Purpose of this Blog...

You may have noticed that not all books are equal in capturing children's imaginations and in cultivating those innocent, tender souls. My goal is to help you find the ones that do!
(Painting by Mary Cassatt: "Mrs Cassatt Reading to her Grandchildren" -1888)

Wednesday, January 16, 2013


Adélie Penguins look like they're wearing tuxedo tails!
How much do you know about penguins? (I just found out there are 17 species!) "Penguin Appreciation/Awareness Day" is coming up on January 20th.  Below are some books your family might enjoy reading about penguins - I also included some research I did in order to help you better appreciate these flightless birds.


MR. POPPER'S PENGUINS by Richard and Florence Atwater, illustrated by Robert Lawson.
I did not see the recent movie, but as usual, I'd imagine the book is better than the Hollywood version! Mr. Popper is a house painter in the 1930s in Stillwater, USA.  He only works from the spring through fall seasons.  During the winter, he reads National Geographic and listens to radio shows about world explorers, such as Admiral Drake and his Antarctic Adventures.  The Admiral surprisingly responds to a fan letter from Mr. Popper by sending him a live penguin (who they name "Captain Cook"). The adventures start with one, but soon the Popper family grows to include 12 penguins - all of whom must be fed!  So Mr. Popper, his wife, and their two kids take the penguins on the road.  They're billed as "Popper's Performing Penguins, First Time on Any Stage, Direct from the South Pole". The act eventually gets old and they have a run-in with the law - only to be bailed out by the Admiral.  Mr. Popper is then faced with a moral dilemma about the penguins' future. The adventures while on tour are hilarious, as the penguins disrupt other acts and invade hotels. This classic read-aloud is perfect as a bedtime "chapter-a-night" book for ages 7 and up.

by Jean-Luc Fromental. In this oversize picture book from France, family members deal with penguins that arrive at their home--one a day, for a whole year!  The mayhem begins on New Year's Day. As the penguin population increases, Dad, Mom, and the kids use multiplication and a few other schemes to organize, feed, and care for the increasing number of birds, but the scheme they come up with is only temporarily helpful. Finally, at the end of the year, Uncle Victor (an ecologist) arrives, and explains why he has sent the birds. He takes all but one of them, "Chilly", away. The premise is goofy, but the math is fun, in this big book. Joelle Jolivet's bold illustrations, in orange, blue, and black, give a retro, almost surreal look to the artwork, which adds to the story. (ages 5-8)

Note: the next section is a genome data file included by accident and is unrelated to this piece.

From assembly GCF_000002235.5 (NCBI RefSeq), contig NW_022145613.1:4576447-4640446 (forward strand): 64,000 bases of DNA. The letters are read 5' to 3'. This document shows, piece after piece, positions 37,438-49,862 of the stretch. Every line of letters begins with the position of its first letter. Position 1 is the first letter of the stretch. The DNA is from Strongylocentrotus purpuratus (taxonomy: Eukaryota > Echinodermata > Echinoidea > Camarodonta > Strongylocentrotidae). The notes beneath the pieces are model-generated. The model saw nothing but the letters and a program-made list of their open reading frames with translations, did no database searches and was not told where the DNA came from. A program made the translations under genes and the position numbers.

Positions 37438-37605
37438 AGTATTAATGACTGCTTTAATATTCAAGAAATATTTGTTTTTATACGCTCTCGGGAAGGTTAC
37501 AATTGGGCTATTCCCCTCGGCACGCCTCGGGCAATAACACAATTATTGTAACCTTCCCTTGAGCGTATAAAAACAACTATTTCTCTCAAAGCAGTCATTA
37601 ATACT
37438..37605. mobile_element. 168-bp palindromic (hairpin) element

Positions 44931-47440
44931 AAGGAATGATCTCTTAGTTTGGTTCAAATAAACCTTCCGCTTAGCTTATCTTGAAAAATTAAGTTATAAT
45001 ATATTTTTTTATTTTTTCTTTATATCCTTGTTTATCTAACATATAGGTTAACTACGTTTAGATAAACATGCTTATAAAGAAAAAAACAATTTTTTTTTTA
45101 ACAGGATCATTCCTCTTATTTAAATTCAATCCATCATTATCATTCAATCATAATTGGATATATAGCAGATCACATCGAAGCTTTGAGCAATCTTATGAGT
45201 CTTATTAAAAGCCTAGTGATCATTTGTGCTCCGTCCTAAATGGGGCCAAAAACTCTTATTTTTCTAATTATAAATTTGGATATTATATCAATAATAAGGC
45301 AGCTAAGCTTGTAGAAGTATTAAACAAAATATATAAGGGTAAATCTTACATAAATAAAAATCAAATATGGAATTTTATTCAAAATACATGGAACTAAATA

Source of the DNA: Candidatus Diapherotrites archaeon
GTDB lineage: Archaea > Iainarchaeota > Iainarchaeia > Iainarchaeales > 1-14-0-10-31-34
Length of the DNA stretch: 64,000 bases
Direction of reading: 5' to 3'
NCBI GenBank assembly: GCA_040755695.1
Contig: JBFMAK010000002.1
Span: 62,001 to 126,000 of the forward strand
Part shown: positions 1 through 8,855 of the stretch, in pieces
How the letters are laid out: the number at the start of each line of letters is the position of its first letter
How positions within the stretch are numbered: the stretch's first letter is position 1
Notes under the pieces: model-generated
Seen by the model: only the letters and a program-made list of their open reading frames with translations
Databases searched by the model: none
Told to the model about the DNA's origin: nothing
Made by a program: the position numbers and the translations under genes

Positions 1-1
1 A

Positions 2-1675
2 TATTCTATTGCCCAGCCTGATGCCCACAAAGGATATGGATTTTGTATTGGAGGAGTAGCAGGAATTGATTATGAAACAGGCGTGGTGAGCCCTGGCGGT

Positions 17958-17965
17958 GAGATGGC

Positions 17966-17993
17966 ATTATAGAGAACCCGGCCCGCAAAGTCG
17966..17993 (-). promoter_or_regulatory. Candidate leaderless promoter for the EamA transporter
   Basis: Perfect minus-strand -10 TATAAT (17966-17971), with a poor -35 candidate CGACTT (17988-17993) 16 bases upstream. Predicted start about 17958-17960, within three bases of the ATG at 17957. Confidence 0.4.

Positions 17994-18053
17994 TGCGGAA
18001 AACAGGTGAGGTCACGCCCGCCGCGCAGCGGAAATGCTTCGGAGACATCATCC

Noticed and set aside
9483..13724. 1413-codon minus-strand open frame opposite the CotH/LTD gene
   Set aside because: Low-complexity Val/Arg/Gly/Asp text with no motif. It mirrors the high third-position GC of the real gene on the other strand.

by Oliver Jeffers. Is this little penguin lost (or just lonely)? After a penguin shows up at his door, a little boy determines to help it get back home. The journey to the South Pole in the boy's rowboat is long and difficult, so to pass the time the boy tells the penguin lots of stories along the way.  Finally they arrive, but instead of being happy, they are sad. Find out what happens next, in this sweet read aloud.

LITTLE PIP...you'll love these cute picture books (for ages 4-8), illustrated by Jane Chapman, and written by talented author Karma Wilson, about a little Adélie Penguin named "Pip". These reassuring stories about Pip and her family were introduced to me by my sweet pre-school aged god-daughter, Emma:
Where Is Home, Little Pip?
Don't Be Afraid, Little Pip
What's in the Egg, Little Pip?

Hopefully, many of you have seen MARCH OF THE PENGUINS - an incredibly enjoyable and beautifully filmed 2005 documentary, narrated by Morgan Freeman (if you haven't, try to see it soon!)  It's about a colony of hundreds of Emperor Penguins as they return, in a single-file march of 70 miles or more, to their frozen breeding ground, far inland from the cold oceans where they thrive. Most of the other creatures leave, and the Emperor Penguins, are the only animals to spend the long winters on Antarctica's open ice (unlike the Adélie Penguins, who spend their winters in the cold seas surrounding the offshore Arctic ice pack).  Click here to read more (and watch video) about both of these types of penguins on the National Geographic KIDS website.  

Family Fun Magazine Online is a great resource for party and craft ideas.  Want to have a penguin party?  Click here to see lots of fun penguin craft ideas and recipes from FAMILY FUN.

These social animals are not only superb swimmers, but world-class divers - and fun to watch!
The website Nothing But Penguins has information about penguin exhibits and websites from arount the world.  You'll find additional exhibit sites here.  

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